ATT to Buy Time Warner for 85B Will Trump “Trump” It

By Annie Dike, Esq.

It has been called the “biggest deal in the world this year.” Of course Donald Trump has an opinion on it. With the election not yet in hand, he has already weighed in on this matter, i.e., whether AT&T’s intent to buy Time Warner will result in a mega media provider with enough power to thwart competition in the market.

With traditional pay-TV crumbling and more viewers streaming, the media giants are scrambling to merge their way to the top. The DOJ is watching and all are speculating whether it will stop this $85 billion mega media deal.

So what did The Donald say? That, if elected, he will be push the DOJ to block the merger because AT&T’s purchase of Time Warner will put “too much concentration of power in the hands of too few.” With mergers and acquisitions exploding like fireworks on the media scene, there really aren’t that many hands left.

More and more people are not watching "TV" in the traditional sense.Tweet: More and more people are not watching

The Basic Breakdown

For a mere $30 billion Comcast recently acquired NBC and is now vying to buy DreamWorks for an additional $3.8 billion. Verizon scooped up Huffington Post and bought Yahoo for $4.8 billion. Lionsgate purchased Starz for $4.4 billion, leaving Time Warner as truly the last cable content pillar standing, with enormous assets such as CNN, TBS, TNT, Warner Bros film studio and HBO.

The media landscape really is starting to look like a game of thrones. What kingdom are they fighting to rule? 5G. All viewers. Mobile streaming all the time. That is coming and, with it, cable will likely be a thing of the past. Like rabbit ears, our children will look at a coax cable and scratch their heads. More and more people are not watching “TV” in the traditional sense, where they would sit down in the living room when their favorite show came on at 8:00 p.m. and watch, while commercials kept them entertained during the breaks.

Like rabbit ears, our children will look at a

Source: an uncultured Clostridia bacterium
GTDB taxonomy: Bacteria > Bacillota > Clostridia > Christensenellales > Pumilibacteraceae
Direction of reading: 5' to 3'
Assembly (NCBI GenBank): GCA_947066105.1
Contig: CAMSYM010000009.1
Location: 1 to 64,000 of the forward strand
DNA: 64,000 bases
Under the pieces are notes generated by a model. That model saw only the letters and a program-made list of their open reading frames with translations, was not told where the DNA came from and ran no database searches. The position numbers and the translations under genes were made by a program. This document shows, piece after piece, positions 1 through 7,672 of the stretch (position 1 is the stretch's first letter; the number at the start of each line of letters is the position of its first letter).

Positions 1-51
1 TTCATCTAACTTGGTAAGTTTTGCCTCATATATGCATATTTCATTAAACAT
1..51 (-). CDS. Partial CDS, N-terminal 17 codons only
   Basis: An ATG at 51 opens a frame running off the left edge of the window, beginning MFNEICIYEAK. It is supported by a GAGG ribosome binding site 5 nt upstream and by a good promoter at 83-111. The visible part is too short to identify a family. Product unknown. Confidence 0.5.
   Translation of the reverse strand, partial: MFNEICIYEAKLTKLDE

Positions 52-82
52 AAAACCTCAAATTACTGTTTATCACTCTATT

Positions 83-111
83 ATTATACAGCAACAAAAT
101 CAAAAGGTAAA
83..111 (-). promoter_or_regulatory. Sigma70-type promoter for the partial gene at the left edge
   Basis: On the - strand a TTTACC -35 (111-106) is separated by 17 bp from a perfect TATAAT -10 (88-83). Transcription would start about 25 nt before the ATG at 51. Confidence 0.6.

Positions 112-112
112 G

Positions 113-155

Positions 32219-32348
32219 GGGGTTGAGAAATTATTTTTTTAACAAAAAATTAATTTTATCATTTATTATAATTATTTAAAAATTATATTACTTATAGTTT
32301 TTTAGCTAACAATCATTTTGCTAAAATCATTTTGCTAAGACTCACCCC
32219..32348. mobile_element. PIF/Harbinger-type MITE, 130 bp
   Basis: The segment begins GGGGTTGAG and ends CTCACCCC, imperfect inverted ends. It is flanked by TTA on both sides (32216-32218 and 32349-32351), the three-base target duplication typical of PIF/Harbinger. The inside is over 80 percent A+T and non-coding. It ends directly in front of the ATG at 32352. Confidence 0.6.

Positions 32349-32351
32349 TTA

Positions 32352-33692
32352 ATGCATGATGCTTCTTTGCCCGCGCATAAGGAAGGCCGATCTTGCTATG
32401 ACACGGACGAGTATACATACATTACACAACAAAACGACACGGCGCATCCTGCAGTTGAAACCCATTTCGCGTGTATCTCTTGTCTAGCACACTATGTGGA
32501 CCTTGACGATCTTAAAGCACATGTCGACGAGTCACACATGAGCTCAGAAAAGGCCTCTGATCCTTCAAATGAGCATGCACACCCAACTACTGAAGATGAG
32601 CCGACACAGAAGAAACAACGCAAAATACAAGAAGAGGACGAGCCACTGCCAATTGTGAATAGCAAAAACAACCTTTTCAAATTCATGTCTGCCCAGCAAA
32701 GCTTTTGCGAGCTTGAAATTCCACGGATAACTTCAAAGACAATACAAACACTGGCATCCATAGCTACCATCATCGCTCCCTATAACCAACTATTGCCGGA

coax cable and scratch their heads.

Now viewers go to YouTube, Hulu, Roku, Netflix, Amazon, etc. whenever they want, click the shows they want and watch them immediately. This has caused traditional ratings to drop, advertisers to pull their dollars and spend them elsewhere, and the entire ancient TV revenue structure to suffer. For traditional TV, winter is coming. Thus, the war for the mobile streaming crown has begun.

Behind AT&T

For AT&T it seems the intent is not to simply obtain the ability to stream the content. For this they would have merely purchased a license from Time Warner at a much lower cost. Rather, AT&T seeks to both own the content and have the ability to distribute it. Hulu, one of the largest video streaming providers out there, is at the forefront of this game. Who owns a ten percent stake in Hulu? Time Warner. It’s like you can hear AT&T’s gears turning.

Now you see what they see. And, you do have to commend Time Warner for selling at what appears to be the exact right time, as it turned down an offer from Time Century Fox in 2014 for $80 billion. That would have offered Time Warner’s shareholders $85 a share and now they have raked in $110 per share. Also, at the time AT&T’s offer was officially announced, Time Warner closed at around $73 billion yet sold for $85 billion. It’s no surprise a money-shift of this magnitude piqued Trump’s interest.


Will AT&T’s acquisition result in unfair competition? AT&T will not only claim the most well-recognized channel names in the industry (CNN, TBS, TNT, HBO, etc.) but also their enormous treasure trove of well-known, highly-marketed content such as Game of Thrones, Westworld, the Batman and Harry Potter film franchises, etc. In addition to this impressive repertoire of content, AT&T also holds a huge stake in media distribution. Having recently acquired DirectTV for another $48.5 billion, AT&T also boasts a very lucrative list of satellite subscribers, along with the streaming stake it will gain through Time Warner’s share of Hulu.

But wait there’s more. AT&T is also reportedly working on its own online video streaming service. This is where our antitrust scholars see a potential for failure of healthy competition in the market as AT&T will own a vast quantity of content that viewers want to see as well as the primary providers they access to view it. At the very least we expect the DOJ to place conditions on approval. But if Trump wins tonight, he will owe it to his constituents to try to follow through to stop this deal. We may soon find out whether a Trump always pay his debts.

Annie Dike, Esq.

Annie Dike, Esq.

As a former trial and litigation attorney, Annie Dike has a keen eye for expert evidentiary issues and a clear voice for practical solutions.  Annie is a published author of both fiction, non-fiction, and a comprehensive legal practitioner's guide to hourly billing published by LexisNexis. Annie graduated from the University of Alabama School of Law cum laude.  While in law school, she served as Vice President of both the Bench and Bar Legal Honor Society and the Farrah Law Society and was a member of the Alabama Trial Advocacy Competition Team as well as Lead Articles Editor of The Journal of the Legal Profession.  Ms. Dike has published articles in The Alabama Lawyer and DRI MedLaw Update and has spoken on numerous legal issues at various conferences nationwide.

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